the appeal to antiquity

Gabriel Aparta

Senior Member
Español - Venezuela
Hi everyone, please, from The Picture of Dorian Gray:

“You have a rival.”
“Who?”
He laughed. “Lady Narborough,” he whispered. “She perfectly adores him.”
“You fill me with apprehension. The appeal to antiquity is fatal to us who are romanticists.”

This is a conversation about Dorian between Henry Wotton and Lady Gladys, Duchess of Monmouth. Gladys likes Dorian and flirts with him. Lady Narborough is an old widow. I find strange that part in bold, is she saying "the appeal, allure of antiquity..."? The "to" confuses me.
 
  • Thomas Tompion

    Senior Member
    English - England
    The Duchess is saying that the attraction of romanticists to old objects is famous, so the appeal of this elderly widow to Dorian will be overwhelming.

    She could have said the appeal of antiquity, but the appeal to antiquity sounds more arch, more affected, as if Dorian will be supplicating this old woman for sexual favours.

    There has been earlier talk of romance as an art form.
     
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    velisarius

    Senior Member
    British English (Sussex)
    An "appeal to antiquity" is a logical fallacy; it's an argument based on a claim for the superiority of some tradition simply because it has been done for a long time.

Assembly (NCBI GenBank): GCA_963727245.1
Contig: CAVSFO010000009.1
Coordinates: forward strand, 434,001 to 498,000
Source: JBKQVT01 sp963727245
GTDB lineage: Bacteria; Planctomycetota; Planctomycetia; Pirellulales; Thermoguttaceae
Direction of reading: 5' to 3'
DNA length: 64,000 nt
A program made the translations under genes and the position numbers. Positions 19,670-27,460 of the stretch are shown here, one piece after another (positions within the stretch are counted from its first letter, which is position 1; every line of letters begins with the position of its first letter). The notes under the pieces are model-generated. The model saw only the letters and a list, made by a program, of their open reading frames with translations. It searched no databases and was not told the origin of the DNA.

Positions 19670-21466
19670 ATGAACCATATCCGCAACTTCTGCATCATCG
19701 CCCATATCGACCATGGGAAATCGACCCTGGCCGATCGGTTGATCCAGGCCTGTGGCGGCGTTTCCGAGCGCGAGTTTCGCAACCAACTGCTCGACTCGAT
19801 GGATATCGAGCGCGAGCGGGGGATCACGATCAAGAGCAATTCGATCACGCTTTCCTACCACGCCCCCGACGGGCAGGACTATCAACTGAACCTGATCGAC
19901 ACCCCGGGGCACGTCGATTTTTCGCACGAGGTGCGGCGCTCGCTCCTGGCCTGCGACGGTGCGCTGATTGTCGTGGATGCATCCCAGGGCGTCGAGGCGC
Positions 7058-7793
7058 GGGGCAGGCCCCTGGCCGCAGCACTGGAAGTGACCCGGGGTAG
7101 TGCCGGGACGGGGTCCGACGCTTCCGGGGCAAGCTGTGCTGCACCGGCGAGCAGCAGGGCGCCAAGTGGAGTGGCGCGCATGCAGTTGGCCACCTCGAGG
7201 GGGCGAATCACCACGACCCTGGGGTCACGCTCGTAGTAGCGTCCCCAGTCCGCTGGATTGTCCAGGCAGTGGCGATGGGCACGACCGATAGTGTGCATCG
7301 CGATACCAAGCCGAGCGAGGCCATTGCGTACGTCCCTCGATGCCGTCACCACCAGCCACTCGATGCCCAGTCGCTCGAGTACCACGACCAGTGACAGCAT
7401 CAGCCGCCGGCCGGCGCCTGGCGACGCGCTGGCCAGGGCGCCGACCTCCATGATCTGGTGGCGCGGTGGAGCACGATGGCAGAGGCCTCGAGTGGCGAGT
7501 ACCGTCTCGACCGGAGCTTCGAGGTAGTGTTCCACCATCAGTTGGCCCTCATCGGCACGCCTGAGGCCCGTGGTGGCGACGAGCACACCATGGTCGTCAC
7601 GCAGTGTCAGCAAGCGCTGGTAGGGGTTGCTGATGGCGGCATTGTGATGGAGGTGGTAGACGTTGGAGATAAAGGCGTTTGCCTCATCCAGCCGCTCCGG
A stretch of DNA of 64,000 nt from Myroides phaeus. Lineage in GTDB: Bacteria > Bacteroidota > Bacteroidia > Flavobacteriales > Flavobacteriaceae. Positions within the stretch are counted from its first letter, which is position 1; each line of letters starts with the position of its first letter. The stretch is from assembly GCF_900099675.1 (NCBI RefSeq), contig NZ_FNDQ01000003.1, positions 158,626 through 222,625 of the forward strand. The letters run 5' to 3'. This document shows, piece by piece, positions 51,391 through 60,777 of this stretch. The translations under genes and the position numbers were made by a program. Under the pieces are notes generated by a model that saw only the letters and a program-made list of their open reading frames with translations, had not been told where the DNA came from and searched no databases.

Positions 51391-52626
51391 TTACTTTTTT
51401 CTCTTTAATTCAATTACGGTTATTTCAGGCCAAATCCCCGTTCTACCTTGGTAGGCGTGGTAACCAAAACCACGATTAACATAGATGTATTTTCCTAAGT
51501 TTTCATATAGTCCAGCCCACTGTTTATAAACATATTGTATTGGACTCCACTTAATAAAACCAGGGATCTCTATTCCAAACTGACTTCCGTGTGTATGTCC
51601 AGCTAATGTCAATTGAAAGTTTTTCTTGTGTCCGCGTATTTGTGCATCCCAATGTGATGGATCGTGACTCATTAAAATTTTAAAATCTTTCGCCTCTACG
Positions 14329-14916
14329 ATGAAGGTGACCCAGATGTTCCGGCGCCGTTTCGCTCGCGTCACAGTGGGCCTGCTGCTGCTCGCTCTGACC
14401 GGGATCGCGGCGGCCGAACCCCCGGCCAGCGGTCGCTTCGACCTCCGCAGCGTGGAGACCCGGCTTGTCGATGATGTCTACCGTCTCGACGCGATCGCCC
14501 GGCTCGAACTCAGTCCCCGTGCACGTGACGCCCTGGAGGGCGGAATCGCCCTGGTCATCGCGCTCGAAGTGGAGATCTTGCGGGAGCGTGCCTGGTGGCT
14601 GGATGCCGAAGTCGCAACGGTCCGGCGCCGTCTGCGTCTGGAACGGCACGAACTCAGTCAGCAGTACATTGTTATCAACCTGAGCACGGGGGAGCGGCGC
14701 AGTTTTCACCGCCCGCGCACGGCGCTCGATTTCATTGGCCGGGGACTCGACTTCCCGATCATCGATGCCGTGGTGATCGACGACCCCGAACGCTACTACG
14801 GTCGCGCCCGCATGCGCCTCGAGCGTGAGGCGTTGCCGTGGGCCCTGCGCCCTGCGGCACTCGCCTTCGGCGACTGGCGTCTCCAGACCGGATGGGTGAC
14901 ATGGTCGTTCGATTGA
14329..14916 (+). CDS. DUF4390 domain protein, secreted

She's just playing with the expression because Lady Narborough is an old woman. She jokes that as a "romanticist", still at that time relatively modern, she doesn't stand a chance against her elderly rival.

    (Laboriously cross-posted and not quite agreeing with Mr TT. )
     

    Thomas Tompion

    Senior Member
    English - England
    An "appeal to antiquity" is a logical fallacy; it's an argument based on a claim for the superiority of some tradition simply because it has been done for a long time.
    You've lost me there. What is logical or fallacious about it? I'm afraid I don't see it either as an argument or even a statement, any more than is wishing someone a good morning.

    Isn't it probably in the vocative case? :)
     

    Thomas Tompion

    Senior Member
    English - England
    I assumed it was a reference to argumentum ad antiquitatem, because otherwise I can't account for that "to".
    Appeal to tradition - Wikipedia.

    Vocative case? I don't follow, I'm afraid.
    Good. Thank you. I'm sure you're right about the reference, and that you've explained the use of the preposition, which was puzzling Gabriel.

    It is, surely, deeply ironic here and has nothing to do with an argument or with tradition.
     
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